Canada’s Freedom of Information laws are not fit for purpose.
The Globe and Mail’s “Secret Canada” series shows how difficult it is to get information from the Government and from public bodies.
Their conclusions chime with my own experience.
For the past year I have been searching for the answers to the Greenbelt Scandal in the municipality of King, next door to where I live in Newmarket. I am interested in the story of how prime agricultural land in the protected countryside in the Greenbelt came to be opened-up for development. Some people were in line to make millions of dollars - until Doug Ford did his U-turn. We still don’t know the full story and await the outcome of the RCMP investigation.
I’ve filed countless Freedom of Information requests with King and with Southlake Hospital and with the Ministry of Municipal Affairs and Housing and hit road blocks at every turn. Endless delays. Staggering costs. Hoping I just go away.
I have been told no records exist when they do. Yet there are no consequences for those who dissemble and who knowingly give false information. There have been unconscionable delays with every request strung out for as long as possible before I get an answer.
Public institutions such as municipalities and hospitals are obliged to keep records. But, too often, they pay lip service to this legal requirement.
And the costs of getting information can be significant. It all adds up.
On 7 November 2022 King’s Mayor, Steve Pellegrini moved a motion at Committee supporting the location of a new Southlake on Greenbelt lands gifted by the developer Michael Rice. The motion directed staff:
“to work with the landowner, Province, and Southlake Regional Health Centre to expedite development approvals for these lands”
But when I asked King to show me how staff implemented this direction from Council I was told this information would cost me $1,035.
After some toing-and-froing with the Township I narrowed down my request to save money. Under the terms of the Municipal Freedom of Information and Protection of Privacy Act 1990 I only wanted “exempted information” (ie information they couldn’t withhold because, for example, it was already in the public domain.) But I was told this exempted information was mixed in with other protected information that would not be released.
The Township’s Clerk, Denny Timm, told me:
I understand you wanted to narrow your request by excluding responsive records where sections 9, 10, 11 and 12 would apply and for those parts of section 7 other than the exceptions. In reviewing the responsive records, all records that have section 7 applied to them also have other exemptions applied to them, such as section 12 or section 11, and therefore would still be exempted from disclosure.
I am unsure how you want to proceed at this stage knowing this. Please give some consideration to this and let me know.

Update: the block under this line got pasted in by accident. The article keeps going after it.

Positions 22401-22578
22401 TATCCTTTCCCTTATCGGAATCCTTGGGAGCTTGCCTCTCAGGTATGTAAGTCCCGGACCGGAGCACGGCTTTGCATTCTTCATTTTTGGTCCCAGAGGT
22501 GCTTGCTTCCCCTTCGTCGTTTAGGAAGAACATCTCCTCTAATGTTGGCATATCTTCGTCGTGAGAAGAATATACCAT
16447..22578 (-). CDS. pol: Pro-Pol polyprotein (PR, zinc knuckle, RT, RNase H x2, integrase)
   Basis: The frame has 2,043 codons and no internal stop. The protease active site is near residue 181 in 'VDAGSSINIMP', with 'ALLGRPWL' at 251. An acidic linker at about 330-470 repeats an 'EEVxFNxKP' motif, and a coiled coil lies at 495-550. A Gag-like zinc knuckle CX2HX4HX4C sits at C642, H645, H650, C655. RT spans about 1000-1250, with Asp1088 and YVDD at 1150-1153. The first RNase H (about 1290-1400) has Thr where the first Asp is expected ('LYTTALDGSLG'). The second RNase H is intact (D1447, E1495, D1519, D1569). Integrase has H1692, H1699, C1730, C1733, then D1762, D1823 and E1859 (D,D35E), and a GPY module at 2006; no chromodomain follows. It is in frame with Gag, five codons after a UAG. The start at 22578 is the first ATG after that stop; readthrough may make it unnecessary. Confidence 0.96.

Clearly, all this material would have to be reviewed by King staff and much of it would blacked-out. In these circumstances do I still want to go ahead and spend $1,035 and, perhaps, be none the wiser? Probably not.
When I asked the Ministry of Municipal Affairs and Housing for sight of records relating to the draft agreement between the Provincial Land and Development Facilitator and Michael Rice, the owner of the Bathurst lands, I was told it would cost $482 and would likely be heavily redacted as the request involved the interests of a third party (ie the landowner).
The Integrity Commissioner’s report on Steve Clark refers to the work of the Provincial Land Development Facilitator:
 The Provincial Land Development Facilitator, Paula Dill, advised that she was given a mandate by Minister Clark to facilitate discussions on the 15 sites that were removed or redesignated “to achieve development agreements that would accommodate a shared vision for attaining the government objectives on these sites.”
 As of August 7, 2023, Ms Dill advised me that no final agreements have been reached but she has reached agreements in principle or draft agreements with respect to eight of the 15 areas removed or redesignated, namely: King Township, Minotar, Block 41, Leslie Elgin, Cline Road, 502 Winston Road, Nash Road, and Barton Street.
What was this shared vision between the Provincial Government and Michael Rice relating to the Greenbelt lands at Bathurst? I doubt we shall ever know. But whyever not? Surely the public interest demands disclosure.
I have several long-running appeals to the Information and Privacy Commissioner who shortly may order the release of some key information, allowing me to join up squillions of dots. I hope to learn by 21 December 2023 the name of Mayor Pellegrini’s mystery landowner who offered land in King for a new Southlake. And perhaps, at long last, I shall learn the name of the Southlake Board member who declared a conflict of interest to the Board meeting on 22 September 2022.
Click "read more" below for relevant sections of the Municipal Freedom of Information and Protection of Privacy act 1990
Advice or recommendations